Electricians can easily adjust any individual service or item (for example, a light switch or circuit breaker) for single jobs, or use global edits to automatically implement changes across their entire pricebook, such as discount or labor rate changes. This saves a huge amount of time. 

Create Estimates with Ease

When field or office staff create estimates for electrical work (whether it’s home improvement or business projects), the services they select reflect the most up-to-date pricing information. Project cost totals are calculated accurately and automatically. 

Instead of searching through a printed pricebook or spreadsheet and transferring the pricing information to other documents to create estimates, electrical contractors can simply select the services they want from within ServiceTitan, and all of this is done for them. 

Prices, photos, manufacturer videos, and product info can all be accessed in a couple of taps along with recommendations to maximize revenue, such as an open estimate that needs follow-up or an opportunity to upsell to a new membership contract. 

Good-Better-Best Proposals

Typically, electrical contractors provide three options (Good-Better-Best) for customers. This has proved to increase ticket sales as customers sense flexibility and, most often, opt for the mid-priced option. 

ServiceTitan’s estimating software makes it easy to prepare Good-Better-Best proposals, either in real-time when out in the field, or back at the office. Once a customer selects their option, ServiceTitan connects the estimate to the rest of the electrical workflow (scheduling, billing, and reporting). 

Mobile Access

ServiceTitan software can be used to price electrical work from any location. Electrical contractors can build estimates via ServiceTitan’s mobile app and present them to customers on site so they can be approved and e-signed on the spot. 

Homeowners can view high-quality images and descriptions of exactly what they’ll be purchasing via the tech’s tablet. Electricians can search for products and services by keyword or category and refer to them when educating and upselling to customers.

Integrate with Billing and Other Features

ServiceTitan tracks the entire workflow process — from estimate creation to invoicing and payments. This saves the time it would take to use different software (or processes) and reduces the likelihood of input and transfer errors.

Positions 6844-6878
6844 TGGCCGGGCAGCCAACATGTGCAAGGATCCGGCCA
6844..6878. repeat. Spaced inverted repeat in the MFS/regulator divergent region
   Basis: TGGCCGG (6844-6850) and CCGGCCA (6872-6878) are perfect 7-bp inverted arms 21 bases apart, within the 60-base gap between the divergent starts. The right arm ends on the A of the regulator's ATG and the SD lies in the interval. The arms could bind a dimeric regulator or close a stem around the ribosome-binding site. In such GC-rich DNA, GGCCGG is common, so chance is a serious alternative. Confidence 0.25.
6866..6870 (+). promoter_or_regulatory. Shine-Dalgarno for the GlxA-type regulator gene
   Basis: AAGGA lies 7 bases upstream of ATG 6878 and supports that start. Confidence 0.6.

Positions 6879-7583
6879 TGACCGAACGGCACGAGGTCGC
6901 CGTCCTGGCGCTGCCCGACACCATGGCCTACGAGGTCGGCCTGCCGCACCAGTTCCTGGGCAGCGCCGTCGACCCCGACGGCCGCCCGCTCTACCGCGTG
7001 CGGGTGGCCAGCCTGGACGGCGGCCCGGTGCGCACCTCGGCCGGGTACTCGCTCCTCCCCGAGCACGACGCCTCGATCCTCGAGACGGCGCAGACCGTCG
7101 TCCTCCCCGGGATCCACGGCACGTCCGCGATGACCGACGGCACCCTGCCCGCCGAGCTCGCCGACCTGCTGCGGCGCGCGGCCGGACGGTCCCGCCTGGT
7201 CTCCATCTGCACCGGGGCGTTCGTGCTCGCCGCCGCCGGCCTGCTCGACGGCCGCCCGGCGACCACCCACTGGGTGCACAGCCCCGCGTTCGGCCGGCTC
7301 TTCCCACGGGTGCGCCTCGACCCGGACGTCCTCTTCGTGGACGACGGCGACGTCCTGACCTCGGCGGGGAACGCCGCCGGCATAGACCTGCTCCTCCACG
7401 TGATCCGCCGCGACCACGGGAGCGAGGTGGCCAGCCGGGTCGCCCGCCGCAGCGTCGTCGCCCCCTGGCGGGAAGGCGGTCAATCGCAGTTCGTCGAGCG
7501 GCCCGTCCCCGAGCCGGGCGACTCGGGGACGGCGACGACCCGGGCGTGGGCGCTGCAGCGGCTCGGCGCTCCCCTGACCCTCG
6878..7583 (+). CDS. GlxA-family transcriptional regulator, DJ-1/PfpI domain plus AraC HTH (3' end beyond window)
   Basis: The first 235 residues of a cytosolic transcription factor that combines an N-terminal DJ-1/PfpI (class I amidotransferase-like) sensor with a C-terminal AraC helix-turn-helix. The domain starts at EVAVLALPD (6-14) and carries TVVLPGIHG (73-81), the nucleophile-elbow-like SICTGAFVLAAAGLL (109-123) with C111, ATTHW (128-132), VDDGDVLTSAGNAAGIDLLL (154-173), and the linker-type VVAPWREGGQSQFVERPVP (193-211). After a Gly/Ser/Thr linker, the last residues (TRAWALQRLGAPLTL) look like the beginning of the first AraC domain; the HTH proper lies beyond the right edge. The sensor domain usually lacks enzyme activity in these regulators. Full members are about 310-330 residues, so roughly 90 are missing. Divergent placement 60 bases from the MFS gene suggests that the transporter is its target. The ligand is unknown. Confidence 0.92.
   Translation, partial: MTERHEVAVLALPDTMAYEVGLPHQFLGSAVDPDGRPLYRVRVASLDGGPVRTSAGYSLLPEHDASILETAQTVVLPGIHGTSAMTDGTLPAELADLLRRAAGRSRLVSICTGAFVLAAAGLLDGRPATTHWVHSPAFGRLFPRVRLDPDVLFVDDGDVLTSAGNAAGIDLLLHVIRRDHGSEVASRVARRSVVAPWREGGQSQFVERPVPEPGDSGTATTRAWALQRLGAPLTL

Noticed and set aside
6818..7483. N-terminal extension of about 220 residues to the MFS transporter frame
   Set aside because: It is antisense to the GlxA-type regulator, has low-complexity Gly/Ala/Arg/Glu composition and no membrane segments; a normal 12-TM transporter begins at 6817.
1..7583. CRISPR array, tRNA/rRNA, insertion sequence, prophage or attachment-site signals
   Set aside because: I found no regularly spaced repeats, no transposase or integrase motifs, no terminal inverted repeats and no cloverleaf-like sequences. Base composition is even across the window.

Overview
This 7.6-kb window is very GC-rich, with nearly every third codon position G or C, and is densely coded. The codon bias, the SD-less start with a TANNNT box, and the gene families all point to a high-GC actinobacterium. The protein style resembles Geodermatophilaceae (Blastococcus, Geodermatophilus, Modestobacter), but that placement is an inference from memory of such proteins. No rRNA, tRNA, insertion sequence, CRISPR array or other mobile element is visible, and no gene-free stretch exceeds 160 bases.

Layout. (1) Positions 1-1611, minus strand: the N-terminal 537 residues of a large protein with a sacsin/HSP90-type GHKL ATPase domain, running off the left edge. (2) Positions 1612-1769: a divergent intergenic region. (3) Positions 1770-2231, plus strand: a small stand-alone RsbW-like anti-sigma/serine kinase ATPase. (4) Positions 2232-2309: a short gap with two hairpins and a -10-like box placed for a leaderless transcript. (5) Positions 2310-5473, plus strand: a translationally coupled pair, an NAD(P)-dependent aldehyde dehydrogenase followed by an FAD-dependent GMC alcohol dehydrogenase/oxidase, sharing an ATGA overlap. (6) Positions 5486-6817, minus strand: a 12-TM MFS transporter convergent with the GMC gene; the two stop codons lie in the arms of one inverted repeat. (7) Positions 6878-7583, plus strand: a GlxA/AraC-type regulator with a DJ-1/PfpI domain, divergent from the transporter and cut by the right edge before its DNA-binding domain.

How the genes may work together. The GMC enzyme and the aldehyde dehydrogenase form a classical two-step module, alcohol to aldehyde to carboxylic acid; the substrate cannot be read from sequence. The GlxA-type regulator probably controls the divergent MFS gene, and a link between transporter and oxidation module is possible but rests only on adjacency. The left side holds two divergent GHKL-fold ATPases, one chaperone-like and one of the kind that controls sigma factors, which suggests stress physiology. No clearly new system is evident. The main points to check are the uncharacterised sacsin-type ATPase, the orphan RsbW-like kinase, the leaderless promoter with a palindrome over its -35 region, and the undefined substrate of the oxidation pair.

Once the customer has agreed to the estimate, ServiceTitan lets you:

  • Generate electronic purchase orders

  • Order equipment and materials

  • Schedule and dispatch the work order

  • Produce the electrical invoice, send it via email to the customer, and automatically file it electronically

  • Accept check or credit card payments on the spot via mobile or through the ServiceTitan portal, speeding up cash flow and reducing the need for follow-up calls

  • Integrate directly with accounting tools such as Intacct and QuickBooks so you don't have to change your current workflow.

Learn more about invoicing best practices in the ServiceTitan Playbook.

Read up on more of our electrical invoicing tips

Connect Your Pricebook to Data Reporting

To ensure your electrical business is operating profitably, set up your pricebook so all of your company’s business reporting feeds directly from it. 

ServiceTitan directly connects your pricebook to your reporting. The software lets you track the key components of your business, such as every job, technician, and CSR, as well as every marketing campaign.

With our technician scorecard, you can stay up-to-date on every tech’s stats, such as: number of calls per day, estimates closed, revenue generated, memberships sold, and more. Likewise, our CSR scorecard lets you monitor metrics for your customer service team, such as number of calls handled, conversions, etc. 

Setting up your electrical pricebook so that it directly feeds your reporting means you can analyze your metrics to see exactly what’s driving revenue and where there’s room for improvement.


Calculating your electrical prices by accounting for labor costs and materials is only the start of pricing electrical work profitably. By using modern software, like ServiceTitan, you can manage your pricebook efficiently while implementing pricing accurately across your entire workflow — including electrical estimating and invoicing.

With ServiceTitan, you can create a dynamic flat-rate pricebook that allows you and your staff to build accurate estimates that seamlessly connect to your other business processes and bring in profit. 

Want to see ServiceTitan in action? Schedule a call with us to learn more about how our electrical contractor software can streamline your pricing and help you grow your business. 

ServiceTitan Electrical Software

ServiceTitan is a comprehensive electrical business software solution built specifically to help service companies streamline their operations, boost revenue, and achieve growth. Our award-winning, cloud-based platform is trusted by more than 100,000+ contractors across the country.